Dr. Alain Bensoussan, Ashbel Smith Professor of Operations Management and director of the Jindal School’s International Center for Decision and Risk Analysis, has been selected by the Society of Industrial and Applied Mathematics (SIAM) to receive an award for his contributions in the fields of differential equations and control theory.
He will be awarded the 2014 W.T. and Ida Reid Prize in Mathematics at SIAM’s annual meeting, to be held in Chicago in July. Inducted as a Charter Fellow of SIAM in 2009, Bensoussan is a leading expert in stochastic control and risk management. He presently is focused on an emerging field of research that studies individual decision-making within large populations.
The SIAM award selection committee said it wished to recognize Dr. Bensoussan for his “fundamental contributions in partial differential equations, deterministic as well as stochastic, including applications in filtering, stochastic and impulsive control, optimal stopping, variational inequalities and mean field game theory.”
Besides $10,000 and an engraved medal, the annual prize carries a request that the honoree deliver a lecture at the annual meeting.
In 2013, Bensoussan was awarded a $339,570, three-year grant from the National Science Foundation to study mean field game theory. The research seeks to explain, model and ultimately make predictions about behavior.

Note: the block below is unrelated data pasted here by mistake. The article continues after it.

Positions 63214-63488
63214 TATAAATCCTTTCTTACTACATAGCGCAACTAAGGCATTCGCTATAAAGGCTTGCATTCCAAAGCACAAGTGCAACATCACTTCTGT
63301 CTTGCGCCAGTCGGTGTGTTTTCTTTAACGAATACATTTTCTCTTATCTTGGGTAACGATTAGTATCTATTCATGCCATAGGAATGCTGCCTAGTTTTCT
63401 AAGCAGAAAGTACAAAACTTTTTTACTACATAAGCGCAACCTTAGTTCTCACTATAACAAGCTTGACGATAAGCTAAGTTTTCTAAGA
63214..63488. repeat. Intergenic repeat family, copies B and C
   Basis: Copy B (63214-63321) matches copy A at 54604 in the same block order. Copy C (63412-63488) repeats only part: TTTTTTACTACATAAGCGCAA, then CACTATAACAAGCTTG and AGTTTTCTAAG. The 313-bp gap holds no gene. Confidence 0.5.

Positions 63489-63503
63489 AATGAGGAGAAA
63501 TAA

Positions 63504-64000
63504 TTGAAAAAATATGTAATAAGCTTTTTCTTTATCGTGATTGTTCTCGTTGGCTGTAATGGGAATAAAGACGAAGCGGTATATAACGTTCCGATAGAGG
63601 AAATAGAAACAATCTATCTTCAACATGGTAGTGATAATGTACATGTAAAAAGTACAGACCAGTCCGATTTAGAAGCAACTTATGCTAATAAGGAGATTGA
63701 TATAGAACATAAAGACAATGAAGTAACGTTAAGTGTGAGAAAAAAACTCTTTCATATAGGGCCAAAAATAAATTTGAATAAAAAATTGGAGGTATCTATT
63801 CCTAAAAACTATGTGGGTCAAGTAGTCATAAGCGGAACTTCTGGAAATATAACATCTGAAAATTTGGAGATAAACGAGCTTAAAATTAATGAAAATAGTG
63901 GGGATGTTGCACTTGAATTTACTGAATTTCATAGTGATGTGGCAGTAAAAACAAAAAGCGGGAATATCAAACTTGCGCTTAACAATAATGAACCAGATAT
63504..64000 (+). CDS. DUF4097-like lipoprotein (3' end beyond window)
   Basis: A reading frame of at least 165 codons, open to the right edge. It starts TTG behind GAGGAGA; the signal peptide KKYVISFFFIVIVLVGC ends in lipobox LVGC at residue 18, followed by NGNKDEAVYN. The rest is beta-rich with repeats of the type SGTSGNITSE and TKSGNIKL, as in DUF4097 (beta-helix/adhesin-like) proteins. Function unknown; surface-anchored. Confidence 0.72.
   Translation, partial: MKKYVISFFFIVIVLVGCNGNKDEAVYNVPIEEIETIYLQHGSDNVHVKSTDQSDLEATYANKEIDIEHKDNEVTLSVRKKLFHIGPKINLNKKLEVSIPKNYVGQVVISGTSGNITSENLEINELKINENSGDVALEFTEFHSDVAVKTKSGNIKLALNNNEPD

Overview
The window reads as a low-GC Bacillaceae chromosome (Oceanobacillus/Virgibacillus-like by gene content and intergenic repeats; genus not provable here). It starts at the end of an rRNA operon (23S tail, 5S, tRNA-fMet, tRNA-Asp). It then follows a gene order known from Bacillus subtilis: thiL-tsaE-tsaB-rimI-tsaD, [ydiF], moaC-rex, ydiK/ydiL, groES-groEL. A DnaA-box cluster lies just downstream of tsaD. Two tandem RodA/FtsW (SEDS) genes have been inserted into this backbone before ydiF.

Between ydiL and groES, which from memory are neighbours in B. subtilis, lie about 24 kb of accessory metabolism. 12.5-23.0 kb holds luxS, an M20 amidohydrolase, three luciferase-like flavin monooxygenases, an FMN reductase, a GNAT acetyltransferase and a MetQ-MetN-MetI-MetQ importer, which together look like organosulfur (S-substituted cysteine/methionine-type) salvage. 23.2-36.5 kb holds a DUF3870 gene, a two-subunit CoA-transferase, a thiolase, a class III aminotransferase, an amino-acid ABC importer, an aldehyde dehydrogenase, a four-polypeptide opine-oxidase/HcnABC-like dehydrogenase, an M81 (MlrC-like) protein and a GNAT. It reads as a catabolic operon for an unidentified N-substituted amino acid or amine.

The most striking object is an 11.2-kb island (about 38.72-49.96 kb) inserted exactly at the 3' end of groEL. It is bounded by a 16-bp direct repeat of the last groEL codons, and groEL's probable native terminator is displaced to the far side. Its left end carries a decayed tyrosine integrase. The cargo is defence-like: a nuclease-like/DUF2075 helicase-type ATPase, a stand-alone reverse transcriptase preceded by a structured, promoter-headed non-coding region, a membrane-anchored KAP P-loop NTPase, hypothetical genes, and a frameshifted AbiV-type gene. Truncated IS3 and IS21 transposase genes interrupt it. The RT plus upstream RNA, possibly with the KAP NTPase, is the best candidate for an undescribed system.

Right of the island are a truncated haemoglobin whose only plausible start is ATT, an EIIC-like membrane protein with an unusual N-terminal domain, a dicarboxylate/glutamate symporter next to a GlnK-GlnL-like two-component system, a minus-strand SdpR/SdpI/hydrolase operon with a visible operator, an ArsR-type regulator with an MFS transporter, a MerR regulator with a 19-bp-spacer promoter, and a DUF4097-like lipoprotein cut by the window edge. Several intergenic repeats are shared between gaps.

The term ‘mean field” refers to a physics concept that attempts to describe the effect of an infinite number of particles on the motion of a single particle. Researchers began to apply the concept to social sciences in the last decade to study how an infinite number of factors affect individual decisions.
Mean field game theory has the potential for many applications, Bensoussan says, from predicting traffic outcomes in order to prevent accidents to gauging the impact of new technology. Using the example of cloud computing, Bensoussan says that a decision to use cloud computing can be influenced by many factors, such as whether others use it to the point that it becomes a business necessity.
The theory also may help explain economic phenomena, Bensoussan says. The long-accepted equilibrium theory holds that the market forces of supply and demand bring an economy to a point of equilibrium. But Bensoussan says that equilibrium theory fails to explain the recent economic crisis. “We need new theory. If mean field can provide something in that direction, it would be useful.”
His NSF project is recapped in a mathematics brief, Mean Field Games and Mean Field Type Control Theory (New York: SpringerBriefs; 2013) , written with co-authors Jens Frehse of the University of Bonn and Philip Yam of the Chinese University of Hong Kong.